The process of upgrading large third-party packages in equally large organizations is rarely, if ever, as easy as running a name update and calling it a day in this context. Jordan Quinten shares valuable lessons from his team’s experiences in upgrading third-party code that affects codebases across the entire organization.

If you work in software development, you probably know a thing or two about using and maintaining third-party packages. While third-party tooling has its fair share of downsides, there are plenty of advantages as well. The efficiency you get from code that someone else has already written speeds up development and is hard to deny. Sure, there are all sorts of considerations to take in before plopping code from a third party — accessibility, technical debt, and security, to name a few — but the benefits may make taking on those considerations worthwhile for your team.

Upgrades are also part of that set of considerations. Usually, your team may treat this sort of maintenance as a simple task or chore: upgrading dependencies and (automatically) validating that all of the features keep functioning as expected. You probably even have automated checks for keeping all package versions up to date.

But what if the third-party tooling you adopt is big? I mean big, big. That’s common in large organizations. I happen to work for a fairly large organization that leverages big third-party resources, and upgrading those tools is never as simple as running a package update and moving on. I thought I’d share what’s involved in that process because there are many moving pieces that require ample planning, strategy, and coordination. Our team has learned a lot about the process that I hope will benefit you and your team as well.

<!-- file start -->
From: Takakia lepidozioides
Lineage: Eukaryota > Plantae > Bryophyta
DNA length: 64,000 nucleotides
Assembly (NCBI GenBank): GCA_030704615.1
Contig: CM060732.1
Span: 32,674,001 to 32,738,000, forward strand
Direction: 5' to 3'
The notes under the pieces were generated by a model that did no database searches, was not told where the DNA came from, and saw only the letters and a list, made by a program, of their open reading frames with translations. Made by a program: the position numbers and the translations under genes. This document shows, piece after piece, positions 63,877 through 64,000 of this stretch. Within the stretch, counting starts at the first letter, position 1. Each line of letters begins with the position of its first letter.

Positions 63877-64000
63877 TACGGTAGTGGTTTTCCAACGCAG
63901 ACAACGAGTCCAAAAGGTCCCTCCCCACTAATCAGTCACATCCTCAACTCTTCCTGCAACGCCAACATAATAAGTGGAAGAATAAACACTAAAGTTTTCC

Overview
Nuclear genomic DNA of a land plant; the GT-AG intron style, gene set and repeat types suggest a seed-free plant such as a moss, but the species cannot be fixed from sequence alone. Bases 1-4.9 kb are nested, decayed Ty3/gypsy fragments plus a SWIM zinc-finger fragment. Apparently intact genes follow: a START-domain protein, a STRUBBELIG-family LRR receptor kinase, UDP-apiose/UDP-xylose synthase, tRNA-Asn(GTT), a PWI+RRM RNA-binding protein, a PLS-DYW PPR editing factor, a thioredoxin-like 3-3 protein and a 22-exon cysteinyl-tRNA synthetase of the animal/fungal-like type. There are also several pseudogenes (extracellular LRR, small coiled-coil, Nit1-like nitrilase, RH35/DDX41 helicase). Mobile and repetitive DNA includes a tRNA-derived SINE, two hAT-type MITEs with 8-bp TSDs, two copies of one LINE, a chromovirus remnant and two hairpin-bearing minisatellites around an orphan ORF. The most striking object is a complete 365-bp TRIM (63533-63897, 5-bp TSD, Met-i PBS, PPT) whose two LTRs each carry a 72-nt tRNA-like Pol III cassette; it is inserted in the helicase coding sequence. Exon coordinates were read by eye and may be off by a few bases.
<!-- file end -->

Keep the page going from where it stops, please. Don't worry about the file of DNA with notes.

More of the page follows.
Some Context on My Organization #

I work for Jumbo Supermarket in the Jumbo Tech Campus (JTC), which is a department of over 350 developers working in agile teams on a range of digital products that help facilitate our core grocery and e-commerce processes.

We have a variety of responsibilities, where 70% of the work is allocated to the primary objectives for each team, and the remaining 30% is dedicated to anything a team wants, as long as it is beneficial to the JTC, which is very useful if you want to deliver value outside of your own team.

When we look at maintaining tooling and packages, balancing the goals of each team with the goals of JTC means that teams effectively maintain their own codebases while also collectively maintaining internally shared codebases that serve as the tooling and foundation of our applications.

Centralized Code as A Bottleneck #

To build our applications with consistent standards, we rely on an internal design system and the component library we call Compass (Dutch for “Compass”). We have built this system ourselves and rely on Vie to render our components and build interactions. Compass is a hard dependency for virtually all of our applications to ensure uniformity.